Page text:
Anniversary of Yellow Vest Movement Marked by Police Scuffles

November 17, 2019 Updated: November 17, 2019

PARIS—Scuffles between Paris police and activists on Nov. 16 marred the anniversary of the birth of the yellow vest movement, which opposes government policies seen as favoring the rich.

On a day of largely peaceful demonstrations across France, there were a few violent incidents in the capital that ended with police firing tear gas and water cannons.

Paris police chief Didier Lallement denounced “people who came not to defend a cause but to destruct things” and deplored “attacks against security forces but also against firefighters.”

Police used tear gas as protesters tried to smash windows and enter a shopping mall. Some were seen throwing stones at officers and setting fire to several vehicles, trash cans, and public property on Place d’Italie, in the southeast of the capital.

Earlier, the windows of a bank and several bus shelters in the area were broken, leading to several police charges.

Police dislodged protesters trying to block the bypass around Paris in the morning and were progressively evacuating Place d’Italie during the afternoon.

Most of the protesters marched in a “quite serene” atmosphere in another demonstration from northwestern Paris to Bastille plaza, in the east of the capital, Lallement said.

Police had detained 105 people by late afternoon and 71 people have been fined for protesting in a forbidden area. All demonstrations were banned in a large perimeter, including the Champs-Elysees, the presidential palace, and both houses of parliament.

Protests were taking place around the country at traffic circles, where the grassroots movement first took root in November 2018 to protest plans to raise fuel taxes. For weeks, the protesters brought large parts of the country to a standstill.

No major incidents were reported outside Paris on Nov. 17.

The outpouring of anger at perceived social and economic injustice eventually prompted President Emmanuel Macron to reverse some of his tax plans and to offer 10 billion euros ($11 billion) in measures to address protesters’ concerns.

Some protesters in Paris wore the high-visibility yellow vests that drivers are required to carry in their cars. Other demonstrators wore all black, with their faces covered with gas masks—attire typical of Antifa militants.

Waving French flags, blowing whistles, and beating drums, some demonstrators marched in northwestern Paris streets, singing their trademark song: “We are here, we are here. Even if Macron doesn’t want it, we are here.”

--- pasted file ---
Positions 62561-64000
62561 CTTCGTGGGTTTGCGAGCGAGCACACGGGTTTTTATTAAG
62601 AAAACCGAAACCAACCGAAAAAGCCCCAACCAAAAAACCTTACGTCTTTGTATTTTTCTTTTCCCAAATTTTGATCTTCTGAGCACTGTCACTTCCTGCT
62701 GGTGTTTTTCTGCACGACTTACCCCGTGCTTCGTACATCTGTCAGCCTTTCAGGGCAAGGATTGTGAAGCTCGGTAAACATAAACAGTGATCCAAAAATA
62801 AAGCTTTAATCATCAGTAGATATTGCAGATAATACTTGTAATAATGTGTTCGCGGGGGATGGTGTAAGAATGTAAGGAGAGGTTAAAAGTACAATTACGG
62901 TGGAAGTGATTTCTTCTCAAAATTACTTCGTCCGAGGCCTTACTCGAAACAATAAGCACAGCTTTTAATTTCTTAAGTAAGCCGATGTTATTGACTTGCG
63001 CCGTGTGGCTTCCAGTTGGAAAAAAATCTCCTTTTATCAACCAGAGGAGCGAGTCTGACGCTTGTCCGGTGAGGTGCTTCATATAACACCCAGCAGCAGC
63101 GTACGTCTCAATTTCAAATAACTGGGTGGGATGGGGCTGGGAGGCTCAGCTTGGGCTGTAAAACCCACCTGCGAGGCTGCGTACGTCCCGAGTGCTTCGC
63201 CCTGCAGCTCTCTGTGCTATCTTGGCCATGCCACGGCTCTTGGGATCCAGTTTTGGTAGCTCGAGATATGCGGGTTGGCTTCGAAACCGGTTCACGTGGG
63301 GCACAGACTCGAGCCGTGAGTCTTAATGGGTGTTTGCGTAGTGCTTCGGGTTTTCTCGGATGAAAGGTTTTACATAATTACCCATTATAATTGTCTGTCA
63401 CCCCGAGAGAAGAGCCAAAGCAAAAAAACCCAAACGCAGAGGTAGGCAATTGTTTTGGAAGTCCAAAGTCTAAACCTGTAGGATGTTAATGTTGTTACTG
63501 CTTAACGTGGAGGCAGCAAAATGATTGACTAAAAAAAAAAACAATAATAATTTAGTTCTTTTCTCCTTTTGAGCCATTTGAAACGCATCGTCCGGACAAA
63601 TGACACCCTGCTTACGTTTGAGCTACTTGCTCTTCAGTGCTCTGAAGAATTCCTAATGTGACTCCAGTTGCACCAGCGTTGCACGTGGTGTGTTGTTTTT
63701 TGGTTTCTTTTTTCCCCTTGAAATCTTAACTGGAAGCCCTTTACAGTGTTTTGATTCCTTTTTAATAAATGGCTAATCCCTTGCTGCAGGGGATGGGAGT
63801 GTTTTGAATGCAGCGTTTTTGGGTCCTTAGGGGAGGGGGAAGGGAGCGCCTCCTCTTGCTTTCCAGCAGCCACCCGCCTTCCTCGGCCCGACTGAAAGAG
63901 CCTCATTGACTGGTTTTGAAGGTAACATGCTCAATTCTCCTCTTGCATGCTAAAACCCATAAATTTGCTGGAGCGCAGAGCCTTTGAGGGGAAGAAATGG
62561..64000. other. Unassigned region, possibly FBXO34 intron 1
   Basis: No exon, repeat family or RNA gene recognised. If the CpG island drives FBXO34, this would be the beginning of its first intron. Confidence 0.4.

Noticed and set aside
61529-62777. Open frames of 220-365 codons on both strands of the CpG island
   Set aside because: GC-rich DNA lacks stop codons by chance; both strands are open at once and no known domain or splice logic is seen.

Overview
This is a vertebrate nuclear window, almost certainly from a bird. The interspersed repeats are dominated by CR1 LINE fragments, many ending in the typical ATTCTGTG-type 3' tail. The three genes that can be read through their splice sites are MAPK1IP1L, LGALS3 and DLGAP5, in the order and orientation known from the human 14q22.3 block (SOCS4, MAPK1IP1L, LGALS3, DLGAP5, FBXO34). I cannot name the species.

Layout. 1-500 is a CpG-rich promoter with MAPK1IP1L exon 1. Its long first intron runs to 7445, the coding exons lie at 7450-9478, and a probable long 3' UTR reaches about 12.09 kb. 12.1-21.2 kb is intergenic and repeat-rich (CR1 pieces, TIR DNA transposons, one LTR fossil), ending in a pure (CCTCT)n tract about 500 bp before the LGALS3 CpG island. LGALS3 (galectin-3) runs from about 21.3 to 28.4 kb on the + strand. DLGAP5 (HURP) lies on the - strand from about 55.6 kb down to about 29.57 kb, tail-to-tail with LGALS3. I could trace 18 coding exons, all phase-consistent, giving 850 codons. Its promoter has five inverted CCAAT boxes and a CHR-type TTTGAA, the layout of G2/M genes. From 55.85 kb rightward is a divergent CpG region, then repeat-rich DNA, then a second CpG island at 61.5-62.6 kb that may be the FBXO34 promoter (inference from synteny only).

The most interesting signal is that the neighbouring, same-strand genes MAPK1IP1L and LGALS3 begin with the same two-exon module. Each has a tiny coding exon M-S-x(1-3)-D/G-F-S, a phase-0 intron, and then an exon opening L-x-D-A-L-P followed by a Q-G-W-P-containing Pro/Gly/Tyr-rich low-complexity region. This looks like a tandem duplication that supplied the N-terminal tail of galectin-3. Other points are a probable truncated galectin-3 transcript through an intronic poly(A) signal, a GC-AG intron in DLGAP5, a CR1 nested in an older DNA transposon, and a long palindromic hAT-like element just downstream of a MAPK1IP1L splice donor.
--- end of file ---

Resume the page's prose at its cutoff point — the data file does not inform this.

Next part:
Dozens of police in riot gear guarded the Arc de Triomphe overlooking the Champs-Elysees, which was the scene of weekly rioting and police crackdowns at the height of last year’s protests.

Corentin Pihel, 28, said he traveled to Paris from Montpellier to mark the movement’s anniversary. He joined the yellow vest movement two weeks after it began, identifying with its mission as a struggling student at the time.

“In the beginning, I found that the movement made a lot of sense, to mobilize from the bottom for better buying power,” Pihel said. “But after, it enlarged its communication to become much greater—it’s just people who want to live. And I felt a real solidarity.”

Cathy Nauleau, 44, came to Paris from eastern France to participate as “we’re still exactly in the same place but we won’t give up.”

The French government has also pledged to cut taxes for households next year by 9 billion euros ($9.8 billion) as a result of the yellow vest movement.

Rosa Drissi, who joined the movement on its first day, said she struggles to make ends meet with just 800 euros per month. She said she’s protesting “for my retirement, and for my buying power.”

Drissi said the movement has evolved since the start.

“We were novices at the beginning. We didn’t know politics; we didn’t know how to be in the streets. We didn’t know how to protest,” she said. “We made errors, we made mistakes. That’s normal.”

Now, they’ve honed their protest tactics, she said. “We want to be heard. We want money—but just what we need.”

Natasha Weens said she joined the movement in January to push for “a democratic regime.”

“We don’t want any more a representative democracy, but rather participative democracy,” she said.

Some protesters in other countries subsequently adopted the yellow vests as a symbol of anti-government anger.

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